Many factors have been shown to affect mating behavior. For instance, genes of the major histocompatibility complex (MHC) are known to influence mate choice in a wide variety of vertebrate species....
    • Disentangling the mechanisms of mate choice in a captive koala population

      Brandies, Parice A.; Grueber, Catherine E.; Ivy, Jamie A.; Hogg, Carolyn J.; Belov, Katherine (2018)
      Successful captive breeding programs are crucial to the long-term survival of many threatened species. However, pair incompatibility (breeding failure) limits sustainability of many captive populations. Understanding whether the drivers of this incompatibility are behavioral, genetic, or a combination of both, is crucial to improving breeding programs. We used 28 years of pairing data from the San Diego Zoo koala colony, plus genetic analyses using both major histocompatibility complex (MHC)-linked and non-MHC-linked microsatellite markers, to show that both genetic and non-genetic factors can influence mating success. Male age was reconfirmed to be a contributing factor to the likelihood of a koala pair copulating. This trend could also be related to a pair’s age difference, which was highly correlated with male age in our dataset. Familiarity was reconfirmed to increase the probability of a successful copulation. Our data provided evidence that females select mates based on MHC and genome-wide similarity. Male heterozygosity at MHC class II loci was associated with both pre- and post-copulatory female choice. Genome-wide similarity, and similarity at the MHC class II DAB locus, were also associated with female choice at the post-copulatory level. Finally, certain MHC-linked alleles were associated with either increased or decreased mating success. We predict that utilizing a variety of behavioral and MHC-dependent mate choice mechanisms improves female fitness through increased reproductive success. This study highlights the complexity of mate choice mechanisms in a species, and the importance of ascertaining mate choice mechanisms to improve the success of captive breeding programs.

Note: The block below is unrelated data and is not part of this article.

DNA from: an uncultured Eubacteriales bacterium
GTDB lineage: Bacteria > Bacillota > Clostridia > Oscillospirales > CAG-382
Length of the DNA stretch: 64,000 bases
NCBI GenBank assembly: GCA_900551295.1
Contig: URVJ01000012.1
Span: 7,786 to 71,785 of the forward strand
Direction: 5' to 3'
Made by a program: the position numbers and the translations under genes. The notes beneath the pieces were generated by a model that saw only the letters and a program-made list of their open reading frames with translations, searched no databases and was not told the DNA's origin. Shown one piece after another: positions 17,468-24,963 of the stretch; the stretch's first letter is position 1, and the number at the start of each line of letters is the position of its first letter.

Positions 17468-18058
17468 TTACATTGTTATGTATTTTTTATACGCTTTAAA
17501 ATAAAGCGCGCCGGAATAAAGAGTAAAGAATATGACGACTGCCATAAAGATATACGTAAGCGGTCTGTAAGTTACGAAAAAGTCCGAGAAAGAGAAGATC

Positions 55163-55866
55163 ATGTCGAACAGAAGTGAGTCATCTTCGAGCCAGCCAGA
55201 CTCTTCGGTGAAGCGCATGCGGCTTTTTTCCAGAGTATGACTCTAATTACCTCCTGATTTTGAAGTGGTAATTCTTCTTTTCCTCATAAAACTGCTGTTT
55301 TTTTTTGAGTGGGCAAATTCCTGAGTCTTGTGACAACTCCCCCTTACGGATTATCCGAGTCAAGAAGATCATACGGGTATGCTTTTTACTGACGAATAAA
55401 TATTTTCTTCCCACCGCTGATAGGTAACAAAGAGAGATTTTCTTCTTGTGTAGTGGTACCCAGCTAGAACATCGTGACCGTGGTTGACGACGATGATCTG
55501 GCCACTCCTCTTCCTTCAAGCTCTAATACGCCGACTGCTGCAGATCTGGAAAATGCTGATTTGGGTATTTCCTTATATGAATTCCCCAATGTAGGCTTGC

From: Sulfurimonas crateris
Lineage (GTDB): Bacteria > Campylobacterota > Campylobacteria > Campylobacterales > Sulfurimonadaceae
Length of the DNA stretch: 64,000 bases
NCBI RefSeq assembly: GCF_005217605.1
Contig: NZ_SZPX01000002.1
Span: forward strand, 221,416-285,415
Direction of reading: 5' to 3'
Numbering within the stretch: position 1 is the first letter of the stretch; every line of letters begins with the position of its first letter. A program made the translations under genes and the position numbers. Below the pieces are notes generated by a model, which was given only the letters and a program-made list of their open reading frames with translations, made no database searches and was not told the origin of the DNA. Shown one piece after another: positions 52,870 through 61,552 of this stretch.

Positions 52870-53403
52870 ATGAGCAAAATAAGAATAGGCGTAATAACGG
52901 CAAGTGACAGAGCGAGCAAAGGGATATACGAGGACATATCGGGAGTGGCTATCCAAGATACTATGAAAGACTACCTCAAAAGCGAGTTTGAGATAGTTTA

• Effects of combination birth control on estrous behavior in captive western lowland gorillas, Gorilla gorilla gorilla

      Sarfaty, A.; Margulis, S.W.; Atsalis, Sylvia (2012)
      Combination birth control pills (CBC) are one of the most common birth control methods used for western lowland gorillas (Gorilla gorilla gorilla) housed in zoos. Since zoos are interested in maintaining as many natural behaviors as possible, it is important to know how contraception may affect social and sexual interactions among group members....
    • Koala bellows and their association with the spatial dynamics of free-ranging koalas

      Ellis, William A.; Bercovitch, Fred B.; FitzGibbon, S.; Roe, P.; Wimmer, J.; Melzer, A.; Wilson, R. (2011)